Needless to say, I can’t mention mealtimes without discussing another “meal” we always had at my grandparents’ house, years ago. When we visited them, which was usually on a Saturday, in the late afternoon or early evening, it was a tradition that we would have a sit-down “meal” before we departed for the night, which was about 8 or 10 p.m.

I am not sure what we called the meal. It was just always “time to eat.” We always had it, and I always expected it. That’s why it was so great.

My grandma would expand the table and drape it with one of her hand-stitched tablecloths, and we all would head into the kitchen for some wonderful home-made “treats” and great conversation (well, now, I think it was great).

My grandparents always asked about school, and we would share our experiences.

The meal would usually consist of homemade bread and homemade jam (which was usually chokecherry, because my grandparents grew chokecherries), homemade sausage, and some type of dessert. Be it sponge cake with strawberries, cookies, or pie – it was always delicious.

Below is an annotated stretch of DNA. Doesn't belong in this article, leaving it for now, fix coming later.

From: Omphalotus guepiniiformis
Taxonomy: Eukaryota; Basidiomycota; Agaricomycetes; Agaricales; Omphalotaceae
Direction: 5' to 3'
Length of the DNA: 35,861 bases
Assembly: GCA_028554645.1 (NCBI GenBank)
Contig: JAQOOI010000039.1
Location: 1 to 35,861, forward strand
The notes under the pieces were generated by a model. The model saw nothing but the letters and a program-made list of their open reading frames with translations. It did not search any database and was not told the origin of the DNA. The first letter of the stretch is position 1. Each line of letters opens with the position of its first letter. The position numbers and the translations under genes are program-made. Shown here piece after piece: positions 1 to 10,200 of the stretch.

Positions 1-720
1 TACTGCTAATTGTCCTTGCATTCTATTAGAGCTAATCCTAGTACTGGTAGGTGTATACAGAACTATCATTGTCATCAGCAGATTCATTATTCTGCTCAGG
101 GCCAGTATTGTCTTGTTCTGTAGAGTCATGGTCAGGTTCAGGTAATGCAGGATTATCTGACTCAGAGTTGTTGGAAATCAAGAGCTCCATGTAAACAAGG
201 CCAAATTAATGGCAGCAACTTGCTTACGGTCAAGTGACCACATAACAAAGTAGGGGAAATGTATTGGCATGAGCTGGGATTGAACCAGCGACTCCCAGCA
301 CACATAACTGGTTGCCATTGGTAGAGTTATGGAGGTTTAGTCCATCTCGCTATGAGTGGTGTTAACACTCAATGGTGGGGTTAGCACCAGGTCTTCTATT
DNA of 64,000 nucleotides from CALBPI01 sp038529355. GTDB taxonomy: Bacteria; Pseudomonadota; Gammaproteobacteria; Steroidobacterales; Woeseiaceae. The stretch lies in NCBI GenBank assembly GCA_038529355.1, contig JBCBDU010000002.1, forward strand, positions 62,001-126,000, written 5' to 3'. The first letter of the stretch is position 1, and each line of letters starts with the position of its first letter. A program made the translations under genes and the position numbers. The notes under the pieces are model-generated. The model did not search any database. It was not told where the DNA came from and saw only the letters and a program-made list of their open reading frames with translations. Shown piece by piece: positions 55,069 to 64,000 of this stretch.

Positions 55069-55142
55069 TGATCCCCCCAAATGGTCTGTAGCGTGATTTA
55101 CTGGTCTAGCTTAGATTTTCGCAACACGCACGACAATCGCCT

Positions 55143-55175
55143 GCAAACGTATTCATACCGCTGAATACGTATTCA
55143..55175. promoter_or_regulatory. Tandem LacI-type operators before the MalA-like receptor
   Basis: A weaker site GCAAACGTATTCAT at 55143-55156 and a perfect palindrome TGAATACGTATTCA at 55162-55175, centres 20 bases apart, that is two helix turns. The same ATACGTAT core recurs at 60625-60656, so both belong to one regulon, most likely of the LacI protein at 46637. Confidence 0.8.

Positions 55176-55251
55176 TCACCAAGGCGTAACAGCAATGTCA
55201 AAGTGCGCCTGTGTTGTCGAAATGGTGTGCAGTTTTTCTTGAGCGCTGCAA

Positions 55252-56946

When I reminisce about those times, I feel very lucky, and I now realize how those wonderful family traditions and family ties really connect a family and impact children. My parents and grandparents knew what they were doing.

I can still “see” Mom, Dad, Grandma, Grandpa (even when Grandpa died, Grandma still kept up the meal tradition), my twin brother, usually a niece or nephew, and myself sitting around the table eating and chatting.